Coastal Barrier Resources Act

The Coastal Barrier Resources Act (CoBRA) (PL 97-348) designates certain coastal barrier islands, or portions of these islands, as ineligible for federal flood insurance, as well as for any federal funding for roads, sewers, or other kinds of infrastructure. CoBRA does not prohibit development per se in these areas; it simply restricts federal support of it. Although federal financial assistance is prohibited, CoBRA does allow federal agencies to issue permits for federally regulated activities on barrier islands, such as the discharge of dredge and fill material into waters.

The US Fish & Wildlife Services maintains the official Coastal Barrier Resources System website.  This website includes CoBRA Online Mapper and maps of State CoBRA units in a downloadable PDF format.

However, unless a state law or local ordinance prohibits development, owners willing to develop property without federal assistance may do so. So, despite these prohibitions, development does occur on designated barrier islands.

Government Accountability Office (GAO) Review of CoBRAHurricane Rita devastated Holly Beach, LA. Photo by Tom MacKenzie, courtsey USFWS

According to this review**, although most units* (84 percent) have remained undeveloped since their inclusion in the system, three percent of units have experienced significant levels (100 or more new structures) of development. Three primary reasons for the new development were identified: “(1) a combination of commercial interest and public desire to build in the unit, (2) local government support for development to improve the economic base of the area, and (3) the availability of affordable private flood insurance.” Units in the South have experienced greater development then units in the North.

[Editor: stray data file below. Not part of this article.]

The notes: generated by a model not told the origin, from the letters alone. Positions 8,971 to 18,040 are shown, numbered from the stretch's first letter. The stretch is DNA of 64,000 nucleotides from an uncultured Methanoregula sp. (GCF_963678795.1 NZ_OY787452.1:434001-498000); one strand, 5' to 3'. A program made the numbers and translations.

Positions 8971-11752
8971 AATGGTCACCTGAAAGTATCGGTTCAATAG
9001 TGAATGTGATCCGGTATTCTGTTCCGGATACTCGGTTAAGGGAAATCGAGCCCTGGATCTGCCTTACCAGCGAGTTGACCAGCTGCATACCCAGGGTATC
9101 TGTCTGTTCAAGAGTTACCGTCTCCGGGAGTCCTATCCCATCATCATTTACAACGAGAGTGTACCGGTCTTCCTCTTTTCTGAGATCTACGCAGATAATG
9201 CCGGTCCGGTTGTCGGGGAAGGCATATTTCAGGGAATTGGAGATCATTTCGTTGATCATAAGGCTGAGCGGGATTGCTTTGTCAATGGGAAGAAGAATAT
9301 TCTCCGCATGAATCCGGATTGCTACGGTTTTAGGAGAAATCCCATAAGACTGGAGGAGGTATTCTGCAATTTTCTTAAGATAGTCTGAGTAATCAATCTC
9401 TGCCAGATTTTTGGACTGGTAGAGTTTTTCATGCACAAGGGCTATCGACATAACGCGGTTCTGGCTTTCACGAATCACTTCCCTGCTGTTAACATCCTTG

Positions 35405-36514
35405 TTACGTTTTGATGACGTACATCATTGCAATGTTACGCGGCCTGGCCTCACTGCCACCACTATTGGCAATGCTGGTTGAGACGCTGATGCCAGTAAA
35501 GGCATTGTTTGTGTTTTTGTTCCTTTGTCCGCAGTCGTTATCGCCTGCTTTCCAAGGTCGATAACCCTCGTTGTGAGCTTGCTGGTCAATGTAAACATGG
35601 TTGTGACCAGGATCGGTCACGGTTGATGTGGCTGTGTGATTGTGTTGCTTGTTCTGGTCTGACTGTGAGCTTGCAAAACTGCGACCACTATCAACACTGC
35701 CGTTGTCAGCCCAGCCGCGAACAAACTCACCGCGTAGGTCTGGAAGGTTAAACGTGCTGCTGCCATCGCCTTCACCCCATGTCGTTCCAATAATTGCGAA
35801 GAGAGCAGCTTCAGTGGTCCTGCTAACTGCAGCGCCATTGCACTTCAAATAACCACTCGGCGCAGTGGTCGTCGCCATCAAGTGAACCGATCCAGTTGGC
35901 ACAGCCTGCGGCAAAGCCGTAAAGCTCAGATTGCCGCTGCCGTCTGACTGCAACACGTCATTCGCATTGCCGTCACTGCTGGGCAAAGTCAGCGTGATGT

The GAO’s research also revealed that state law can have a profound effect on the fate of individual units. In areas where local governments are pro-development, building continues. In areas where local and state law complemented the federal restrictions, future development is unlikely. In most of the Gulf states, however, little or no development is occurring in CoBRA-designated areas for now.

*areas mapped and designated as Coastal Barrier Resources System units or “otherwise” protected areas.   These units are colloquially called CoBRA zones.

**Coastal Barrier Resources System: Status of Development That Has Occurred and Financial Assistance Provided by Federal Agencies.  GAO-07-356: Published March 19, 2007

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